Dodge unveiled its first electric car on Wednesday night, but Dodge CEO Tim Kuniskis said he is not getting into the electric car business, so to speak.
“I’m not going to try to sell anyone an electric car. I will never market an electric car,” he told FOX Business in an exclusive interview.
“We will market a better muscle car with performance that happens to be enabled by the use of electrification.”
The Dodge Charger Daytona SRT Concept is a preview of a model that is set to go on sale at the end of next year and features the brand’s classic muscle car styling wrapped around a battery-powered platform.
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Full details were not released, but Kuniskis said the all-wheel-drive car will be available with more power and better performance that the brand’s top V8-powered muscle cars today, which have up to 807 hp and can accelerate to 60 mph in less than three seconds.
Tesla already makes electric cars that are that quick, but Dodge has added a few features to make its EV more exciting. They include an “exhaust” system modeled after a pipe organ and a multi-speed transmission that makes the vehicle less efficient, but offers the thrills of being thrown back into the seat with each gear change.
“A muscle car is more than numbers, we say performance is an attitude, and to have attitude to be a muscle car, you have got to have more than just some quick-accelerating electric car,” Kuniskis said.
“You’ve got to have that visceral feel, you’ve got to have sound, you’ve got to have the emotion of that shifting experience, you’ve got to have the full package.”
Dodge is going all-in on electric muscle cars and has announced that its internal combustion engine models will be discontinued just as the Charger Daytona is coming to market, even as Ford is set to introduce a new V8-powered Mustang with a manual transmission for 2024. Kuniskis said he is not concerned about losing customers to its rival.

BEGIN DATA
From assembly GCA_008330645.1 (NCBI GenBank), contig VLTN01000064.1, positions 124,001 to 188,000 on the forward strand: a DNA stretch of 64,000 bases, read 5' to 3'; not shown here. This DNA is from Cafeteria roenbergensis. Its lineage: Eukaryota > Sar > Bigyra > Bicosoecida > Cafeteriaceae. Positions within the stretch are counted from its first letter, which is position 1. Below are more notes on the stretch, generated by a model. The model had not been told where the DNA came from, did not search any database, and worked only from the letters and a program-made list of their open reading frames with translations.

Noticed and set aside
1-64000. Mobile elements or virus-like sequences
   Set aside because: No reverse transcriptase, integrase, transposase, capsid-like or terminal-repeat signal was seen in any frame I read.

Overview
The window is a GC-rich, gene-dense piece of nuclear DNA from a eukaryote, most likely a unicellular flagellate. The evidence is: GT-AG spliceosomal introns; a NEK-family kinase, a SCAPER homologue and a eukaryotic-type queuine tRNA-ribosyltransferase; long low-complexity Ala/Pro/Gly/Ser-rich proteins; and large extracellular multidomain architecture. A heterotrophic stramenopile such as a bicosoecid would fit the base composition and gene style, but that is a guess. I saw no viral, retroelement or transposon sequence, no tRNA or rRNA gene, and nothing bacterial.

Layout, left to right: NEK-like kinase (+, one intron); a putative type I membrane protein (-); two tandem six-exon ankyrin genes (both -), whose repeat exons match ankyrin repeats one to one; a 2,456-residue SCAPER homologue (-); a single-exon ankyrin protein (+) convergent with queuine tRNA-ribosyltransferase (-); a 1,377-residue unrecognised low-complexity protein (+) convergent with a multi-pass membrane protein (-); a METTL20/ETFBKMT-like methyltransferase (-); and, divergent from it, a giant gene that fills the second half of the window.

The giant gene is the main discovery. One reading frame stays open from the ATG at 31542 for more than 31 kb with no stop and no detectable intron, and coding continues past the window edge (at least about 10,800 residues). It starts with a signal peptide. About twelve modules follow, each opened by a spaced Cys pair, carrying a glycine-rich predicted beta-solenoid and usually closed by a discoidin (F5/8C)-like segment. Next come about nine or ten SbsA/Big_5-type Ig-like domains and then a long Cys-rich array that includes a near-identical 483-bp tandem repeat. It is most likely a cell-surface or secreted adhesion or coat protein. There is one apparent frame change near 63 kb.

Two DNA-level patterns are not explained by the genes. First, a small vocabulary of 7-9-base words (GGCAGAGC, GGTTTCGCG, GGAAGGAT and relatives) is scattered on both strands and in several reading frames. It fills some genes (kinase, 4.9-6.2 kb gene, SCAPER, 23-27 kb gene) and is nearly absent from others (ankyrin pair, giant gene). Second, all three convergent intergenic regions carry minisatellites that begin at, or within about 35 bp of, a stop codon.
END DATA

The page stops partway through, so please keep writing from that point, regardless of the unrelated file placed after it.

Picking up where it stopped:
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“Will some [Dodge muscle car fans] not follow? Yes. But the hope is, with enough lead time and a proper execution from us maybe we’ll bring some new ones into the fold.”
Pricing has not been released, but Dodge sold around 125,000 gasoline-powered Chargers and Challengers last year at prices ranging from the low-$30K range to nearly $100K and Kuniskis hopes IT will be able to stay near that sweet spot.
“Just because you transition to electrification. People aren’t going to be prepared to spend a ton more money,” he said.
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With over $500 billion committed by the automotive industry toward the transition to electrification, and the government investing $5 billion to improve the nationwide charging network, Kuniskis said the train has left the station and there’s no turning back. Now it’s on the automakers to make it stick.
“We’ve got to deliver a product that’s better than the one customers can buy today.”
“You can give them subsidies, but they’re not going to switch unless the product offering is better and the infrastructure is there.”